Few would question the appropriateness of oral reading in the first and second grades. Most experts feel that reading aloud is a worthwhile activity in the earliest years of school because the students have not yet developed sufficient speed in silent reading to make silent reading a valuable enterprise for them. Lewis and Sisko (1963) caution, however, that "from the time a child's silent reading rate overtakes his rate of oral reading, usually during the second or third grade, too much oral reading has the adverse effect of slowing down the rate of silent reading and encouraging unnecessary lip movement, thoughtless word calling, and daydreaming on the parts of other pupils, who neither follow the printed text nor listen to the reader."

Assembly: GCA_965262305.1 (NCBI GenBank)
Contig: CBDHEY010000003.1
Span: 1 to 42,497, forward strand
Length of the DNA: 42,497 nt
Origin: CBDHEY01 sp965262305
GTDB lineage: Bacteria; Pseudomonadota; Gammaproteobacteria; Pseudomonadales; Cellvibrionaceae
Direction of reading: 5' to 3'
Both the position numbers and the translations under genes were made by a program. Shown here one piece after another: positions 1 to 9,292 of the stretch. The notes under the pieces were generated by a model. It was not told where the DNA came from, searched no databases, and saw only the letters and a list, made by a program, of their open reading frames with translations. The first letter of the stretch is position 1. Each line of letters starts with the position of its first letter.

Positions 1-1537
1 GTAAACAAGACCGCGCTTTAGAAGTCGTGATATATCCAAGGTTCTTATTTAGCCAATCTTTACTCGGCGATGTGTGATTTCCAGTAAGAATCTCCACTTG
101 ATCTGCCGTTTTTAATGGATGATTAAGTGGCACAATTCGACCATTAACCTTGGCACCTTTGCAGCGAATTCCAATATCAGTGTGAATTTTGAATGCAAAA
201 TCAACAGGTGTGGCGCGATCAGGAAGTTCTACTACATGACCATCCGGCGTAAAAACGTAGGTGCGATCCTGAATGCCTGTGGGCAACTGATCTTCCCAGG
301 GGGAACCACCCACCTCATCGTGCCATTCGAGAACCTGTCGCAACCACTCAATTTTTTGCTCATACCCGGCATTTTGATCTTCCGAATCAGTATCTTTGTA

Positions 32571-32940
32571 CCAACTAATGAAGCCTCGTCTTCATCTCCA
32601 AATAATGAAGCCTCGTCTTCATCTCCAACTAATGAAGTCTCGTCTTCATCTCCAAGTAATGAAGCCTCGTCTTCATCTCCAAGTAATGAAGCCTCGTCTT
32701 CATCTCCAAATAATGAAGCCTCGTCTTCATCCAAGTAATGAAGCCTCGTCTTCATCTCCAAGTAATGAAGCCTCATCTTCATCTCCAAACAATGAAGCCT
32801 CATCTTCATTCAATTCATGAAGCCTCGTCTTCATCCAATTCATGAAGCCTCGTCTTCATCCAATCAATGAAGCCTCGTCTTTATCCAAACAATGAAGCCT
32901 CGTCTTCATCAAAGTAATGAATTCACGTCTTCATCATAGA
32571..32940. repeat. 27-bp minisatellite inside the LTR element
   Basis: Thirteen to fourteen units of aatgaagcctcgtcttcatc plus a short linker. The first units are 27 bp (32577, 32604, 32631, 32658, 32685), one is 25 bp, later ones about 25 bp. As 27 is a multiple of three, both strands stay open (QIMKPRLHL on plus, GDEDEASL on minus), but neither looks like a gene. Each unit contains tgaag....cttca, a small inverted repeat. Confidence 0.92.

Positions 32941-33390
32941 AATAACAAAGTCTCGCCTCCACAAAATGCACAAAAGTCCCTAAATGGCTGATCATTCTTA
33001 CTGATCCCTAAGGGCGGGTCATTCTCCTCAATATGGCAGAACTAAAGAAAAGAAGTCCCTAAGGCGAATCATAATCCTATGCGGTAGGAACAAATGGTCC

Shuman, R. B. (1976). Some Reasons for Oral Reading. Reading Horizons: A Journal of Literacy and Language Arts, 16 (3). Retrieved from https://scholarworks.wmich.edu/reading_horizons/vol16/iss3/8